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I left the mid-March ice and snow of the northeast and landed late Friday, March 15 at LAX with little expectation that I would have time for day-long travels in the Los Padres. As the events of the week evolved, I found that Thursday, March 22, was an open day. I considered several alternatives but my trip Sunday, March 17 to Matilija after 28 years away ultimately compelled me to head back to the Matilija trail head with the Santa Ynez ridge and Divide Peak as my destination. Putting my head out of gear and pounding along the Murietta fire road to Murietta Divide while meditating on my 50 year history in the area would be, I reasoned, my equivalent of sitting in double lotus position (which I most certainly cannot do) chanting a mantra. Thence, as though jumping into icy water after a sauna, I planned to follow the steep Monte Arido trail up to the Santa Ynez ridge, if I may be permitted to mix my cultural relaxation regimen metaphors.
I parked my rented Jeep Liberty at the Matilija trail head after the short drive from Ojai and shouldered my well-loaded backpack. Although I would not be on the Santa Ynez ridge at the photographically cliche golden hours of sunrise or sunset, I anticipated expansive views, so I was loaded with a bit more than ten pounds of picture-making paraphernalia. Along with the four liters of water I was carrying, this made for a somewhat weighty pack for a day hike, but I felt the need to accept the challenge of capturing a worthwhile image or two from the ridge under less than classic lighting. Of course, it is not particularly heroic to accept a challenge when the price of failure is essentially zero: format the memory card and move on.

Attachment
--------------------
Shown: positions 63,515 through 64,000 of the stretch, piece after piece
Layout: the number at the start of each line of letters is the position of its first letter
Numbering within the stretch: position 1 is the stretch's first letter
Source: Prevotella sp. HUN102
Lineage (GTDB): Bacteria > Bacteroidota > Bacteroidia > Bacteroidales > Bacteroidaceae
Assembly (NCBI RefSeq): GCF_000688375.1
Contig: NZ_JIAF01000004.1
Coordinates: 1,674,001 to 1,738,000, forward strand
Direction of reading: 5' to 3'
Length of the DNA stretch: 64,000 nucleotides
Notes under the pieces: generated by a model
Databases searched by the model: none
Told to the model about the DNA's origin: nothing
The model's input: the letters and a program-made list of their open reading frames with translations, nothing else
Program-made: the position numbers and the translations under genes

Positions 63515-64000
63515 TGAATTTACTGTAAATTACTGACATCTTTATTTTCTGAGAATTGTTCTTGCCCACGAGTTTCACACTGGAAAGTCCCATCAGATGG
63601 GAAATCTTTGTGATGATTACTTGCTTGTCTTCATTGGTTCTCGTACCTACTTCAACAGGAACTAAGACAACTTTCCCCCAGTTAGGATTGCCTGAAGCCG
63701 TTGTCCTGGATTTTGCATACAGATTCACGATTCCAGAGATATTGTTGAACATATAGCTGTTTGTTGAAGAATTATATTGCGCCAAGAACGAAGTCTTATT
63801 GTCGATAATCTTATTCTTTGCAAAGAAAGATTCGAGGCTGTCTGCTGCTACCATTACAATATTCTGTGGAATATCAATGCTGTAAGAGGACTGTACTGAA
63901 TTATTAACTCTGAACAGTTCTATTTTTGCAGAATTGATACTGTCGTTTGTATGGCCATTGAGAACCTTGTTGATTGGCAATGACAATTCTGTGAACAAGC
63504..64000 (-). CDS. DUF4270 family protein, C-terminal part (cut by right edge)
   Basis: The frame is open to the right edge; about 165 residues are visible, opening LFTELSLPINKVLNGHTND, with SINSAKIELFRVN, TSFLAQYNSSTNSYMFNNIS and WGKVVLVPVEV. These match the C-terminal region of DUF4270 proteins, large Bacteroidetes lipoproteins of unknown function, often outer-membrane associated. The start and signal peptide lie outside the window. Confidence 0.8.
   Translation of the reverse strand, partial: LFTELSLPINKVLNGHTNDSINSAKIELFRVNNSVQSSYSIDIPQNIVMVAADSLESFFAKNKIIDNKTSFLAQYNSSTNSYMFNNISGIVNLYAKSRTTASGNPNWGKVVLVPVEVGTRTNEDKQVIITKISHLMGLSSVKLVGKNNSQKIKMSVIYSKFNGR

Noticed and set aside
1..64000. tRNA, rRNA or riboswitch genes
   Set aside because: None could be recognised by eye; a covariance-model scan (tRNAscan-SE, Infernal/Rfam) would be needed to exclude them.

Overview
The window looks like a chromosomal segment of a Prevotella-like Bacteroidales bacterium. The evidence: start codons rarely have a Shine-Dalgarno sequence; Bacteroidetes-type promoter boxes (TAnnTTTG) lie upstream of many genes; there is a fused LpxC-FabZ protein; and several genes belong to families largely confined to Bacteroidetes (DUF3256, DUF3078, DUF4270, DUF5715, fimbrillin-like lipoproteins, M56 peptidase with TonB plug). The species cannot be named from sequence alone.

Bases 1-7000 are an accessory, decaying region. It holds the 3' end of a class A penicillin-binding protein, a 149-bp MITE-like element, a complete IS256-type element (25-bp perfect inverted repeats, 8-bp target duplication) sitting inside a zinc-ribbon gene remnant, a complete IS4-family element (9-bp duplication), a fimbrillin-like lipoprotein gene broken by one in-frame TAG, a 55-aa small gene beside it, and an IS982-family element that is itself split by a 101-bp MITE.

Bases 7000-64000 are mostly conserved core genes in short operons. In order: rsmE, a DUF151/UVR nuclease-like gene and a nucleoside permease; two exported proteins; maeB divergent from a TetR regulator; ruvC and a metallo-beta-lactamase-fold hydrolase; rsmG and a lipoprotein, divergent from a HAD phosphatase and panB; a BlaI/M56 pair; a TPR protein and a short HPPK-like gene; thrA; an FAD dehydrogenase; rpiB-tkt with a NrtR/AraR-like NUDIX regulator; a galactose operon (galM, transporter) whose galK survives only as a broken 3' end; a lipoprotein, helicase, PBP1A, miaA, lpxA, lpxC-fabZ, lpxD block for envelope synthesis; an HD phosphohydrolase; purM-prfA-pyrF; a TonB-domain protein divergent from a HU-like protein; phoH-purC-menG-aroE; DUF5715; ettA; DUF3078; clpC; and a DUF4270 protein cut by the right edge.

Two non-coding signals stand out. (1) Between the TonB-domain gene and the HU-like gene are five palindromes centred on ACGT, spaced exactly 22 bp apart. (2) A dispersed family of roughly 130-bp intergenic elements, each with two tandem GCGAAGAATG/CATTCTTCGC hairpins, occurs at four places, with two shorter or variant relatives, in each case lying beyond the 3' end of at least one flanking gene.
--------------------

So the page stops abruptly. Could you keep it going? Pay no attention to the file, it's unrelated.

And thus I started the walk up the fire road to Murietta Divide. No Los Padres route finding problems to solve; just walk. I found myself in a process of free association as I passed one familiar landmark after another. Until the excursion five days previously with the Murietta Five I had not been this way for 28 years which, given that opportunities existed over the years to visit, is ample evidence of my remarkable ability to exercise poor judgement. I tried not to engage in pathos-laden reminiscence of times long past and people now missing but completely failed. To my credit, my mood did not darken; I was where I wanted to be and I was enjoying it immensely, pathos included. I rose periodically to a more immediate consciousness, mostly along the lines of “the fire road is very steep here; I remember this.” And then I was on the Murietta Divide for the first time since 1985.